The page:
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Enron and more
December 26, 2005 8:41 AM   Subscribe

Corporate Scandal 2006. The year of Enron. Some articles (and at least one documentary) attempt to outline the size and proportion of the economic, financial and political dimensions of the scandal involving notorious names. As Sam Buell, a former federal prosecutor with the Justice Department's Enron Task Force puts it ""The deepest, most complex, most system-related case would be the last one to be resolved in all of this". Meanwhile Calpine company operating 90 power plants in U.S.A. recently filed for Chapter 11 bankruptcy protection with debts measured in billions of dollars. Among other problems the company wasn't able to predict negative consequences of an increase of natural gas price on at least eight significant contracts. (But hey they're new to this gas market things, it's my first day at work and I signed eight big contracts ! D'oh !). Who routinely gets it up the arse ?
posted by elpapacito (16 comments total)

 
Greed has become the highest value in our culture.
I don't expect much from the trial, Ken Lay for one has the right kind of friends.
posted by threehundredandsixty at 9:21 AM on December 26, 2005


And don't forget the NSA spying thing involves quite a few corporations as well...do our privacy agreements with our phone companies, isps, and others really allow for everything we do to be spied upon without warrant or cause? What are the implications?
posted by amberglow at 9:23 AM on December 26, 2005


ah, so 2006 is the year kenny boy will finally stand trial? Or do we have to listen for another year about how the case "is really complicated" and that more time is needed to prepare the case?

Its been years and years now. If there was real justive in this country Lay's asshole would be the size of an orange by now.
posted by H. Roark at 9:29 AM on December 26, 2005


Keep repeating: You are free.
posted by Artw at 9:29 AM on December 26, 2005


So what I'd like to know: what if the individual losses experienced by each employee on account of Enron's criminal management were treated as robbery?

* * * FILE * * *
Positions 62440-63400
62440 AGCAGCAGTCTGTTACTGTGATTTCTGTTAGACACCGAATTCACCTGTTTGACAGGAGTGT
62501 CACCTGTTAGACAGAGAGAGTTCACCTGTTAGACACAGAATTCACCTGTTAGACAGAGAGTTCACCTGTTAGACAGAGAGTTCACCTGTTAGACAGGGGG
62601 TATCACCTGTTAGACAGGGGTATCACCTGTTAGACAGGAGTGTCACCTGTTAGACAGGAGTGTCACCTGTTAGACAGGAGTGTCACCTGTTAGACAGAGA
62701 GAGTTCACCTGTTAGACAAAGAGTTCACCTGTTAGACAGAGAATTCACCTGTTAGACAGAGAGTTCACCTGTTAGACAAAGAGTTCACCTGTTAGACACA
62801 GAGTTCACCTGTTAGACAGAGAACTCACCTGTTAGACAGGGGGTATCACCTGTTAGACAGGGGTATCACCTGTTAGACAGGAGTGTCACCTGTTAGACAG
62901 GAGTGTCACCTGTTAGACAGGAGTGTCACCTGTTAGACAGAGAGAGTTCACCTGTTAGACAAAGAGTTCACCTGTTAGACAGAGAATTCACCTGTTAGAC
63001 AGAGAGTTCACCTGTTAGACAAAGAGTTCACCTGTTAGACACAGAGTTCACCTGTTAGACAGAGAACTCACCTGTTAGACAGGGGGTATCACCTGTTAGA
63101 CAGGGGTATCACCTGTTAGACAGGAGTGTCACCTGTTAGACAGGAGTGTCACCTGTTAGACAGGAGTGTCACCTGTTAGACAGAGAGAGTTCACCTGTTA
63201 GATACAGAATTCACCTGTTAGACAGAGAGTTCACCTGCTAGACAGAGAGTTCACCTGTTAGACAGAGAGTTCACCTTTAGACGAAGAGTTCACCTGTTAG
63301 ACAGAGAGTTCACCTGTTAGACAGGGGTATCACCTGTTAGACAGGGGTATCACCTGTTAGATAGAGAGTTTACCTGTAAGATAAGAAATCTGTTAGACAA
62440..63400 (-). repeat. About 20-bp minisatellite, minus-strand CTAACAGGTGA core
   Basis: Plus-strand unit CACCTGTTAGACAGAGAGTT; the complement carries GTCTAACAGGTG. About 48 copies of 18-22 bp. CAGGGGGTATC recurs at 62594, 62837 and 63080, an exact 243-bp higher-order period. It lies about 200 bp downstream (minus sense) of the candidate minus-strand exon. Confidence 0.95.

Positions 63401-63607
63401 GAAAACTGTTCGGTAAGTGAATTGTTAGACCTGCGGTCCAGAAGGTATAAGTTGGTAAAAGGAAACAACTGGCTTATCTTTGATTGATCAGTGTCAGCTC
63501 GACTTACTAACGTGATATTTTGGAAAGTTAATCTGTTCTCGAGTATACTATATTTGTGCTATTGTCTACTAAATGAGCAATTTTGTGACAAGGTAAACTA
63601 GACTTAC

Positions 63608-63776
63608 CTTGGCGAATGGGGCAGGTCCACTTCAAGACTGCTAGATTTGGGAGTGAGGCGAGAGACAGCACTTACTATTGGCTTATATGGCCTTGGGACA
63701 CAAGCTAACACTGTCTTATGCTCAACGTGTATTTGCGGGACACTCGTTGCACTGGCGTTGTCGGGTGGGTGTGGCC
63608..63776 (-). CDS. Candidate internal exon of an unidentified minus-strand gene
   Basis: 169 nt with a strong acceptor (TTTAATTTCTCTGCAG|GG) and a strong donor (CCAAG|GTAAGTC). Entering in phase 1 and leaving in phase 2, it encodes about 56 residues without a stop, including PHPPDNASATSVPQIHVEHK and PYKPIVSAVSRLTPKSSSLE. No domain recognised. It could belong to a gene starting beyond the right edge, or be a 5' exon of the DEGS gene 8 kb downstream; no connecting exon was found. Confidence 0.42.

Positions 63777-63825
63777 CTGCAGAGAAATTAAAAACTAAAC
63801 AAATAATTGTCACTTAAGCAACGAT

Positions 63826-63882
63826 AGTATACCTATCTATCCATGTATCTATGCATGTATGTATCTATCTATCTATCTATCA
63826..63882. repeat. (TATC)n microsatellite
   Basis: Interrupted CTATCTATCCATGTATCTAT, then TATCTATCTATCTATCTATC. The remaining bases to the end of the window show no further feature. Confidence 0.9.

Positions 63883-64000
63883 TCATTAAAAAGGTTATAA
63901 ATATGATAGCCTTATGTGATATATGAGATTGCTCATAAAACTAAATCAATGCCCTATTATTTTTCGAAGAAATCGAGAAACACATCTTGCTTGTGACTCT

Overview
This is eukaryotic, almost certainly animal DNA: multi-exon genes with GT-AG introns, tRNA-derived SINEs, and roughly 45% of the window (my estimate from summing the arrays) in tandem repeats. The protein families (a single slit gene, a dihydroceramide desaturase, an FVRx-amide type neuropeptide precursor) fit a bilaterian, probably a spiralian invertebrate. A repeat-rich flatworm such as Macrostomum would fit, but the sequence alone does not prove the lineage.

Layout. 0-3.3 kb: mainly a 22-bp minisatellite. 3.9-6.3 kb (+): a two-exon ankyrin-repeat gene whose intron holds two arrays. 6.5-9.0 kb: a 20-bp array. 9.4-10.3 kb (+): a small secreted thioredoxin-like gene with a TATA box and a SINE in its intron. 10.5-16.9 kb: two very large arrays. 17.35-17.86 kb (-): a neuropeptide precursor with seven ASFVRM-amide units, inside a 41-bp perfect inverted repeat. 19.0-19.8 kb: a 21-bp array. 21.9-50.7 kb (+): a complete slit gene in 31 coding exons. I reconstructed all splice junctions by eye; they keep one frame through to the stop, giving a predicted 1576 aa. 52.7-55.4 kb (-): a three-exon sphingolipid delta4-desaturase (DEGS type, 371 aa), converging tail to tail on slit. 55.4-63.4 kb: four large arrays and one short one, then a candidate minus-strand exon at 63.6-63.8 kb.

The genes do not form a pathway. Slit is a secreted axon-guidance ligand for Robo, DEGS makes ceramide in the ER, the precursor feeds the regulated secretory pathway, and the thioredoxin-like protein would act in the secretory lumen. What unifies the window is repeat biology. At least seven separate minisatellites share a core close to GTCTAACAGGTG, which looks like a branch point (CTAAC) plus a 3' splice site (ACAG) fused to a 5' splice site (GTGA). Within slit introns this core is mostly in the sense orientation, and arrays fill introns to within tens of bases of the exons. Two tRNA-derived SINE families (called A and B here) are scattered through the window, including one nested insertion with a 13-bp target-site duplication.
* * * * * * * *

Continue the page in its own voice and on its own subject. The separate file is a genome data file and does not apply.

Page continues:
How much time would they do?

For the sake of fairness, we could divide the # of years by the number of culpable executives. And we could even assume that losses from the height of Enron's stock price don't count, just losses from PG&E to Enron's current price.
posted by namespan at 11:00 AM on December 26, 2005


I wonder how this compares with the amount of wealth destroyed by governments around the world every year? Porbably pales in comparison. (BTW, don't forget to include the IMF and World Bank.)
posted by ZenMasterThis at 11:04 AM on December 26, 2005


Wouldn't that be a pretty picture? Length of sentence decided by monetary amount defrauded/stolen? I could see Lay and his 'associates' doing multiple life terms with no possibility of parole. Plus seizure of all assets to reimburse as much as possible those defrauded/stolen from.
And pigs will have wings . . .
posted by mk1gti at 11:17 AM on December 26, 2005


RE the IMF and World Bank, that bunch should be tried in an international criminal court for the amount of damage they've done worldwide. Again, multiple life sentences without parole. And coal in *all* their stockings! No second helpings of porridge either!
posted by mk1gti at 11:18 AM on December 26, 2005


mk1gti: actually one just needs to give them a taste of their own medicine...for instance, if I were an abitual delinquent I would ask them to pop up all their money to me OR they'll find that even if the sentence is light, life can be a lot miserable when you're a rich outkast ..money runs out very very quickly when you're triple charged for everything..we know you stole it so you have no probs paying.
posted by elpapacito at 11:49 AM on December 26, 2005


So an H. Roark is complaining about Ken Lay. Fascinating.
posted by callmejay at 12:07 PM on December 26, 2005


this compares with the amount of wealth destroyed by governments around the world every year

given that "wealth" is defined as that which provides utility/happiness, generally only acts of war actually "destroy" wealth.